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3D engine? Panic not!

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MotionCoil

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So, its been a few hours since I last made a post in my journal but screw it; its a new day here in england and I still feel as shit as hell (interesting concept there).
On monday I picked up a really nice virus from my Deli-Krew-Mate Vicky- i think its a subset of flu because it has acheing limbs and temperatures. I keep sweating the damn temperatures down but then they come back. Oh well, means I got time to sit home reading up on random crap instead of going off to work.
After quite a bit of (legit for once) drugs I do feel better and can manage some coding [smile].

Anyway, I'm gonna stop complaining.

I was looking at a few other blogs and reading through their engine woes and stuff. It got me thinking how I was actually approaching such a complex project as a 3D engine. I wondering if anyone else followed this idea with their engine (if this is their first engine):

I don't look at the engine as a whole- ofcourse I have an idea of what I want out of it in the end and the features I need. However since this is my first engine I don't know how to do every feature. So instead of overloading my brain and thinking 'shit, how am I going to code all this' and panic and then lose interest I am taking each section as it comes. For instance, first I wanted to load up levels but what type of level? a 3D level. What type have alot of documentation and a loader/renderer already in place to base ones code on? BSP- its quite simple to load the initial level but collision detection can be a real pain in the arse. Luckily there is code in place and I can go back to collision detection and properly understand it when I need to.
This tool also taught me fonts and how to display different kinds of fonts on the screen and how to make a font code base.

So now I have my level and loader/renderer sorted out- thats now my 'world view' tool. A complete program in itself. What next? Well, I wanted to get the mesh code sorted out so I went to look through one of my Game Programmers books and found MD2 code for meshes- its good because theres documentation and I can update it to MD3. So I made a seperate tool called 'Model View' that loaded MD2 meshes (havn't upgraded it yet). This app also used the font code base from the 'World View' tool to display information.

So I had a mesh view tool, a world view tool, what next? I felt I needed more control over the engines environment (change system variables, load meshes and BSP levels etc.). What better way to control the engine from inside the engine than a developers console. So I made some graphics for it and decided what the initial commands would be for the console. I came up with an input method and a logic system for the console that allowed full control over the environment. So now I had a fully working, independent, class based code base for a console that I then incorporated into my other tools to display debug information, dump error messages and allow me to contol the world.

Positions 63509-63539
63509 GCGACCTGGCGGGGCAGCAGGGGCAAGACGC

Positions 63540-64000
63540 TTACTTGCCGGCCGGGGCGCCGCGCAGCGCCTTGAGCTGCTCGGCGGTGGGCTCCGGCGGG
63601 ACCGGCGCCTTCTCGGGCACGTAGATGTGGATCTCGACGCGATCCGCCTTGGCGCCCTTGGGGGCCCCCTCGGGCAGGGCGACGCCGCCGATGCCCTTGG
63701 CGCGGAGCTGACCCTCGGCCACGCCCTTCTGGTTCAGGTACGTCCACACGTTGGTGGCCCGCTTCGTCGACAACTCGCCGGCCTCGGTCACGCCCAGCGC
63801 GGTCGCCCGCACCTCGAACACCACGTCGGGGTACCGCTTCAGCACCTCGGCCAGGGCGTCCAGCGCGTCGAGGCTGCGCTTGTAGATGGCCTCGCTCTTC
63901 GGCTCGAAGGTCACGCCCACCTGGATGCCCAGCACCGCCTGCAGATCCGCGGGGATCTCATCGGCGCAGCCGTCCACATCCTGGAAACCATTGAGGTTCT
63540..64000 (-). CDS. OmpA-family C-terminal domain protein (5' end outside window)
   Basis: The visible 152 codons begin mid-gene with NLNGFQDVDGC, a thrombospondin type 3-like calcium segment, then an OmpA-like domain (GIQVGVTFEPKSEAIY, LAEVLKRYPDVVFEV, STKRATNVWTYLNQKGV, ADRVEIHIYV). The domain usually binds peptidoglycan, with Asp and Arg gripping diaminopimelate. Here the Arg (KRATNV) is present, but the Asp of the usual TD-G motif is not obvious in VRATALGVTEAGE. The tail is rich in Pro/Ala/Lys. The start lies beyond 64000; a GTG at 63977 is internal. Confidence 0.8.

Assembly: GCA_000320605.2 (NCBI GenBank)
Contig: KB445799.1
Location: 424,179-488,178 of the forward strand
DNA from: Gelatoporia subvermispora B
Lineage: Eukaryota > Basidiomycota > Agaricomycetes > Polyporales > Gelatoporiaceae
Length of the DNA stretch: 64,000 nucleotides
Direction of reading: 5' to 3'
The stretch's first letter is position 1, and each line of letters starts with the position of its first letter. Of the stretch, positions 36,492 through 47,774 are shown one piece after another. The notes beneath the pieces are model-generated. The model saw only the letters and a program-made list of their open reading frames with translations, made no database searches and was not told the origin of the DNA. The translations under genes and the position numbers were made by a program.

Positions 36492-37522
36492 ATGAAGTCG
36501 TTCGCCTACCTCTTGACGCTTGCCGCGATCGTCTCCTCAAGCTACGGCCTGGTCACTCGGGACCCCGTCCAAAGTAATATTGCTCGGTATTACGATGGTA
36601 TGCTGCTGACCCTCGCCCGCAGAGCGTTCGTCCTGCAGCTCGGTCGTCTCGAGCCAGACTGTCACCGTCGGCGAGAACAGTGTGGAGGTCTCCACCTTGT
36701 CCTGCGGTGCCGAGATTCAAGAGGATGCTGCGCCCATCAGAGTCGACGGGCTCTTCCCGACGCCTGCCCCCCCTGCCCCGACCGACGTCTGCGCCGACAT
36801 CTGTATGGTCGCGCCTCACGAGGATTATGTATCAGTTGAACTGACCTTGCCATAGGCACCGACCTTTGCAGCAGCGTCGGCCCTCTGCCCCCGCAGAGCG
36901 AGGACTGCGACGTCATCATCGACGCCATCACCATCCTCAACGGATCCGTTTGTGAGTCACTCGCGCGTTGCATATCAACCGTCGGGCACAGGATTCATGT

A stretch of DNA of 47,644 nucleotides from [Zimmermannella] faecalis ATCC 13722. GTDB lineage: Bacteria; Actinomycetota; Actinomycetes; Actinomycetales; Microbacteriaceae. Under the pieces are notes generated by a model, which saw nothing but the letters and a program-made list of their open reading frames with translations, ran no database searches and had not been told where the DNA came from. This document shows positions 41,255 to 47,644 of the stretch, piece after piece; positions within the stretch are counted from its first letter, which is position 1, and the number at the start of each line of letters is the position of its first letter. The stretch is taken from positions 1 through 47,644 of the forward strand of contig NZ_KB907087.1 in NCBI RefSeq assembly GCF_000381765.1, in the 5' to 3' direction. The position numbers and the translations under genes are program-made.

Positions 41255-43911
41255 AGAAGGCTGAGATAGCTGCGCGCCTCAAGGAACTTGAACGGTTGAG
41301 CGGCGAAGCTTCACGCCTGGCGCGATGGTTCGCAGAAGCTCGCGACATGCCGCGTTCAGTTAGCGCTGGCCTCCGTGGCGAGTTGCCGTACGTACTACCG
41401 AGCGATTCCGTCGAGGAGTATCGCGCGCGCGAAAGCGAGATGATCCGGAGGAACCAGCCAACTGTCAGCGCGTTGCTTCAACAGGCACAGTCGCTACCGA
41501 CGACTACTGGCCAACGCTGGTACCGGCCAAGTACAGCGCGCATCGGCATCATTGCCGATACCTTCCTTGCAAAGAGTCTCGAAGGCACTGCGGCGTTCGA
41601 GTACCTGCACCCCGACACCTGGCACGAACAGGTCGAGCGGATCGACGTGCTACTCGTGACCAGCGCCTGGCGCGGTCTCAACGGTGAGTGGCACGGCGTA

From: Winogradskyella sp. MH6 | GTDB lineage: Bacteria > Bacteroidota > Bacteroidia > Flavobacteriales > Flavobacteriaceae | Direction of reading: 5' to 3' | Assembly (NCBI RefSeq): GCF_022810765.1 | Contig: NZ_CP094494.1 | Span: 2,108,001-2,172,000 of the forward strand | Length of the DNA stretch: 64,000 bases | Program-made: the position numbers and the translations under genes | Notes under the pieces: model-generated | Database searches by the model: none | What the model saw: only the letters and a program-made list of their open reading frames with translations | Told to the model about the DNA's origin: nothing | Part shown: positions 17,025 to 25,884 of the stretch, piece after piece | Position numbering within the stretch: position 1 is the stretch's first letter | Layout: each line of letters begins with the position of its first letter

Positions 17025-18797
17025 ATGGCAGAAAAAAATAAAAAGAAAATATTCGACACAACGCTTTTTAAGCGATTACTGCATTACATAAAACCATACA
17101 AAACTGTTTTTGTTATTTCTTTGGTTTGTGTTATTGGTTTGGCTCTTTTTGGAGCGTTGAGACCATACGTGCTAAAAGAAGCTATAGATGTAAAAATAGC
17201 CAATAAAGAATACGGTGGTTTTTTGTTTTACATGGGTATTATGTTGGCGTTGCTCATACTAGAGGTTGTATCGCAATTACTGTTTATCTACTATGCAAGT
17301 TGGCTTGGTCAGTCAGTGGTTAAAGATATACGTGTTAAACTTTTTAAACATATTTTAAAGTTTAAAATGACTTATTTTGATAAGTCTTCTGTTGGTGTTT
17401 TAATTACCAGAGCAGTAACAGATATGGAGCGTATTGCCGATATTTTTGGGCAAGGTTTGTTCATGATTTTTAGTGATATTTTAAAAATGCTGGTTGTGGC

So now I wanted to make a fully working GUI to easily display information and edit information. Once I got a basic window system with a button widget and label widget to display and work as it was meant to in the 'World View' app (since thats the main basis for the rendering of levels) I wanted to make it more powerful. I wanted to be able to control windows in an external resource to import into the engine since engines are meant to be totally modular by their very nature. So I created a file type that had a template on loading in information for the window to display so the engine could just query the resource instead of having it hard coded. This had many benefits including not having to recompile the engine everytime I wanted to change a window and also allowed for the next stage.

Now I had made the initial primitive GUI system work on a modular resource engine I decided to make the creation of windows easier. So the next natural step would be to make a GUI editor which is where I'm at at the moment (see my pervious post). I can edit windows with my GUI editor and have my World View tool import them when needed.

I'm sorry it was a bit long winded; I got a little carried away. What I am thinking is, is my method the same as most of you out there on their first engine. I take each section of the engine, make it into a little program and in that way I am making it into a whole learning experience. Before I started, I had no idea how to display fonts, make GUI etc. but because I'm taking every aspect of the engine, no matter how small, as one little code base and one little application I am breaking it down and making it easier to learn and code. I am not looking beyond the current section of the engine since it is a project unto itself. However, once I finish a code base I incorporate it into all the other tools of my engine so I know they all work together without problems.
This way i'm not in a panic that I have so much to learn.

Just to lighten the heaviness of this entry...heres a manga hitlar (created by the Face Transformer and Rob Loach's hand picked image of Teh Hitlar Himself)

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That's somewhat how I do it except for a few things.
For example instead of having one big blob like "World View" I would devide that into many smaller blobs. So wold veiw would then become: TextureManager (a tool that would take care of loading textures and unloading them), Gemoetry (loading the gemoetry of the BSP or whatever), etc.

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thats a pretty good idea actually...
hmmm, might look into that (you havn't patented that idea yet have you? [smile])

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